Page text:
Angular Course with Tailwind CSS – Lesson 4: User registration

For almost three weeks, we are creating an Angular 9 fintech application together, step by step with this Angular Course.

We’ve already gone through the setting the project and creating a login form template, then we’ve created the logic for our login form, and last week we displayed user data in the template.

Today, it’s time for lesson 4, where we will handle user registration.

If you didn’t start with me, feel free to go through all the lessons until now. Or you can get the code from the previous lesson and jump straight to this lesson. Here’s a link to our Github repository for this Angular Course.

Code for lesson 3

There’s also one more thing you should know. We are building a backend course along with this frontend Angular Course, so you may use them both to create a fully working app. Here’s the link to the backend Golang Course.

In the meantime, we are also creating a Node.js Course, but it’s still a few steps behind.

And of course, as always, here’s the video version of this lesson.

So, open the code in your favorite code editor, run your backend, and let's start with user registration in Angular 9.

1. Create a new component

Let's start by creating our registration form. In the beginning, we'll use Angular CLI to generate the register component.
$ ng generate component register
When it's ready, we need to visit Tailwind CSS and get the form code!

2. Building registration form template

We are going to build a form that is similar to our login form, it'll be almost the same, just we need a few more fields, like email and confirm password.

Let’s open the register.component.html file, and let’s create the following code.

<div id="register-container" class="flex container mx-auto items-center justify-center">
  <div class="w-full max-w-xs">
    <form class="bg-white shadow-md rounded px-8 pt-6 pb-8 mb-4">
      <img src="../../assets/logo.png" class="logo" />
      <div class="mb-4">
        <label class="block text-gray-700 text-sm font-bold mb-2" for="username">
          Username
        </label>
        <input class="shadow appearance-none border rounded w-full py-2 px-3 text-gray-700 leading-tight focus:outline-none focus:shadow-outline" id="username" type="text" placeholder="Username">
      </div>
      <div class="mb-4">
        <label class="block text-gray-700 text-sm font-bold mb-2" for="email">
          Email
        </label>
        <input class="shadow appearance-none border rounded w-full py-2 px-3 text-gray-700 leading-tight focus:outline-none focus:shadow-outline" id="email" type="email" placeholder="Email">
      </div>
      <div class="mb-4">
        <label class="block text-gray-700 text-sm font-bold mb-2" for="password">
          Password
        </label>
        <input class="shadow appearance-none border rounded w-full py-2 px-3 text-gray-700 leading-tight focus:outline-none focus:shadow-outline" id="password" type="password" placeholder="******************">
      </div>
      <div class="mb-4">
        <label class="block text-gray-700 text-sm font-bold mb-2" for="confirm-password">
          Confirm Password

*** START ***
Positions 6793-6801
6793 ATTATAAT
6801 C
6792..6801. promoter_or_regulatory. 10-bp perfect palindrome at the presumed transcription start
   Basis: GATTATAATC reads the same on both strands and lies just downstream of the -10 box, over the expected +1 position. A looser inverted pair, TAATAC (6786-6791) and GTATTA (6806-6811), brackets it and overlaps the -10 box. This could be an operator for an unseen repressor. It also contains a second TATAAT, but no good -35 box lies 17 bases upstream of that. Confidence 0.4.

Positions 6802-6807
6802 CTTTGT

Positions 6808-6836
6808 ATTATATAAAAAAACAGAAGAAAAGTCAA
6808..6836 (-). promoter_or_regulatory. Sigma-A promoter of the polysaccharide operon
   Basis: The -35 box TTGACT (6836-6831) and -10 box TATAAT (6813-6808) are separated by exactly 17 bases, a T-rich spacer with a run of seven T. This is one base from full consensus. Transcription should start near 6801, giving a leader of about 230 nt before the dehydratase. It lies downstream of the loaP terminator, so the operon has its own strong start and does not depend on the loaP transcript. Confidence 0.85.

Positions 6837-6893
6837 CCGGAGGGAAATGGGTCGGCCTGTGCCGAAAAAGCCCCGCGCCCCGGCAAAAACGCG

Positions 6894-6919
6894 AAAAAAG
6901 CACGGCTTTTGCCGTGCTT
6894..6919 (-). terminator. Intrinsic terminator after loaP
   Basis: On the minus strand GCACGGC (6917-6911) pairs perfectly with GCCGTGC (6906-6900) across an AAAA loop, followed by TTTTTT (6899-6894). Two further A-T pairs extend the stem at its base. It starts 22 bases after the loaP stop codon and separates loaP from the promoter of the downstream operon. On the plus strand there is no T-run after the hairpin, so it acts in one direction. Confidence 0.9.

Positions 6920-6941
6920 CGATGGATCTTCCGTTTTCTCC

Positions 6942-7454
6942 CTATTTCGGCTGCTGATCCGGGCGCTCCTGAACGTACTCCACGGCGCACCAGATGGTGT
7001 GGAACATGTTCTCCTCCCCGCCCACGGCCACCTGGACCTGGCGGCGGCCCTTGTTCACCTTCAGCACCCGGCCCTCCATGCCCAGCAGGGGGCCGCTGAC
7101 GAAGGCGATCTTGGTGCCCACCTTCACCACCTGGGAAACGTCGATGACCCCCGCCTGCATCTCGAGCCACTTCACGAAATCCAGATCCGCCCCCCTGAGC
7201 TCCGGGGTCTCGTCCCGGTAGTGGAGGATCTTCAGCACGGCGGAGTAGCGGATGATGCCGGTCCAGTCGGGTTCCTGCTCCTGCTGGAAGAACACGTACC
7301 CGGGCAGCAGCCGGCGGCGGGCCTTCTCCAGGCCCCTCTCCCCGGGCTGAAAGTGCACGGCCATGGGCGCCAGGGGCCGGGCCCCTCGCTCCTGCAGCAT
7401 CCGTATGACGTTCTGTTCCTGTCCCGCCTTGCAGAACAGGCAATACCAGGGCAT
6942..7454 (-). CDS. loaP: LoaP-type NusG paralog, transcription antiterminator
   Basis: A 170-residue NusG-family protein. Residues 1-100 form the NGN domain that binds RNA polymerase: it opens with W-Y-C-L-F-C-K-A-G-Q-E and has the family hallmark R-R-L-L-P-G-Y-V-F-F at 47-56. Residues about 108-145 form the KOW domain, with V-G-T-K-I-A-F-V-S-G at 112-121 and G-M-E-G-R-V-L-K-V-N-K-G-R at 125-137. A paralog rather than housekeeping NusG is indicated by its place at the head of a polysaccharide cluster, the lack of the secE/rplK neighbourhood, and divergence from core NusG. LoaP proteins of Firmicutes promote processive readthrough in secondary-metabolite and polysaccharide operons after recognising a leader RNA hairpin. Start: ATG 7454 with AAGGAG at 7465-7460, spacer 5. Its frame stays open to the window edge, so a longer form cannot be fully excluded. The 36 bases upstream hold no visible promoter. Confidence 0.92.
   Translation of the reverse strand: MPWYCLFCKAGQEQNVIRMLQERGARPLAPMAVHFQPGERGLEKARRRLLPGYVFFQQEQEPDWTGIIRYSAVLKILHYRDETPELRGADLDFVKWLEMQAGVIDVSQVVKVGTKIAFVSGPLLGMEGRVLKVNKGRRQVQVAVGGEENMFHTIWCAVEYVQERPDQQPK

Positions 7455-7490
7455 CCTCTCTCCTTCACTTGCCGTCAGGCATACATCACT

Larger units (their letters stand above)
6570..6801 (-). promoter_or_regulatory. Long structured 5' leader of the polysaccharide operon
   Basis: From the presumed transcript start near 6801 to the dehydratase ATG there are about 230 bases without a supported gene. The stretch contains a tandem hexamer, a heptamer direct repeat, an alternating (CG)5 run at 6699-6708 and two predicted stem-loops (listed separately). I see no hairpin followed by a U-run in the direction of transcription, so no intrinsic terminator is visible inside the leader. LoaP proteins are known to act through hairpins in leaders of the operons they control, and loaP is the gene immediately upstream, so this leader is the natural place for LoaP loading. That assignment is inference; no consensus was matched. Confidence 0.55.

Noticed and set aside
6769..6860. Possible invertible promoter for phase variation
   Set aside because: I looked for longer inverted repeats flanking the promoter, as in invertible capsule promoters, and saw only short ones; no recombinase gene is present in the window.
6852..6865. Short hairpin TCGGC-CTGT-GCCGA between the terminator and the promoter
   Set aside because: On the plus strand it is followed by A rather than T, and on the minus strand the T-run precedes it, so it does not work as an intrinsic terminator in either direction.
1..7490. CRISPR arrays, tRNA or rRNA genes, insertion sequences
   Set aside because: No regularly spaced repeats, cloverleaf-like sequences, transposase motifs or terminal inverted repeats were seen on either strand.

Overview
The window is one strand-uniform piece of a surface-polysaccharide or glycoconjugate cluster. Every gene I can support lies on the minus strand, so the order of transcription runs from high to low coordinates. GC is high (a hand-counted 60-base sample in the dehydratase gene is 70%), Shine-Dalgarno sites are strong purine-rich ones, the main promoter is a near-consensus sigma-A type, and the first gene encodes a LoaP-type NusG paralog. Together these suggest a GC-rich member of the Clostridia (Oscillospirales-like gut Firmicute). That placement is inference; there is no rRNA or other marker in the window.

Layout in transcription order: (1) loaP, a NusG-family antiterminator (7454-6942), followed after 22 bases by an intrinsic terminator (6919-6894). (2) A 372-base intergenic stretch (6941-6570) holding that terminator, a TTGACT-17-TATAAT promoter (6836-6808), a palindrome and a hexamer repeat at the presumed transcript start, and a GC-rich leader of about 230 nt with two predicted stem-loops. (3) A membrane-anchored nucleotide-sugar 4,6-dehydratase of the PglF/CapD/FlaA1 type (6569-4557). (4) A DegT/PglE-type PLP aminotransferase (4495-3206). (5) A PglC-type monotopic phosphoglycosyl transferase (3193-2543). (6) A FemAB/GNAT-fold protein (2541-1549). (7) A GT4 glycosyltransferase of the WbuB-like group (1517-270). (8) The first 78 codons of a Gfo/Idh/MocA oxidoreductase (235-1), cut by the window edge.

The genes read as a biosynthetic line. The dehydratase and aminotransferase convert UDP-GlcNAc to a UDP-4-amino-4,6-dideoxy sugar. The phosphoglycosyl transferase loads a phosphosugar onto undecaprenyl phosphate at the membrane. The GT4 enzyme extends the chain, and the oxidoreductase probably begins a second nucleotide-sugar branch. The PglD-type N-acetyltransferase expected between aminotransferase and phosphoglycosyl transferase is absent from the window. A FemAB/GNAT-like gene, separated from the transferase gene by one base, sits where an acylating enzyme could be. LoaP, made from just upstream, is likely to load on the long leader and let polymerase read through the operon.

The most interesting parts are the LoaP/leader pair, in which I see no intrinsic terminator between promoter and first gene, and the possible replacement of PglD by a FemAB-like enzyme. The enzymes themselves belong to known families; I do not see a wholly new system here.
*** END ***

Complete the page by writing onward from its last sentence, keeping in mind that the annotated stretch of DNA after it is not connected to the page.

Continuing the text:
</label>
        <input class="shadow appearance-none border rounded w-full py-2 px-3 text-gray-700 mb-3 leading-tight focus:outline-none focus:shadow-outline" id="confirm-password" type="password" placeholder="******************">
      </div>
      <div class="flex items-center justify-between">
        <button class="bg-blue-500 hover:bg-blue-700 text-white font-bold py-2 px-4 rounded focus:outline-none focus:shadow-outline" type="button">
          Sign In
        </button>
      </div>
      <div class="flex items-center justify-between mt-4">
        <p class="inline-block align-baseline text-sm text-blue-500">Already have an account? 
          <a class="inline-block align-baseline font-bold text-sm text-blue-500 hover:text-blue-800">
            Sign in
          </a>
        </p>
      </div>
    </form>
    <p class="text-center text-gray-500 text-xs">
      &copy;2020 Banking App by Duomly. All rights reserved.
    </p>
  </div>
</div>
Okay, now let's open the register.component.scss file and place there the following styling.
#register-container {
  min-height: 100vh;
  min-width: 100vw;
  color: white;
  position: relative;
  background-image: url('../../assets/background.png');
  background-size: cover;
  background-repeat: no-repeat;
  background-position: center;
  .logo {
    max-height: 60px;
    margin: auto;
    margin-bottom: 30px;
  }
  .notification {
    position: absolute;
    bottom: 0;
    left: 0;
    right: 0;
  }
}
Great, when this step is completed, it's time for setting the route for our component and make it visible.

3. Setting the route

To set up the route for our new component, let's open the app-routing.module.ts file and we need to import our newly created component.
import { NgModule } from '@angular/core';
import { Routes, RouterModule } from '@angular/router';
import { AuthGuardGuard } from './services/guards/auth-guard.guard';

import { LoginComponent } from ‘./login/login.component’;
import { DashboardComponent } from ‘./dashboard/dashboard.component’;
import { RegisterComponent } from ‘./register/register.component’;

const routes: Routes = [
{ path: ‘’, component: LoginComponent },
{ path: ‘register’, component: RegisterComponent },
{ path: ‘dashboard’, component: DashboardComponent, canActivate: [AuthGuardGuard] }
];

@NgModule({
imports: [RouterModule.forRoot(routes)],
exports: [RouterModule]
})
export class AppRoutingModule { }


When your Routes look like in the code above, we will add links in the LoginComponent and RegisterComponent. Let’s start from the register.component.html file, where we are going to send user to the login form if he or she already has the account.

<div class="flex items-center justify-between mt-4">
  <p class="inline-block align-baseline text-sm text-blue-500">Already have an account? 
    <a class="inline-block align-baseline font-bold text-sm text-blue-500 hover:text-blue-800" [routerLink]="['/']">
      Sign in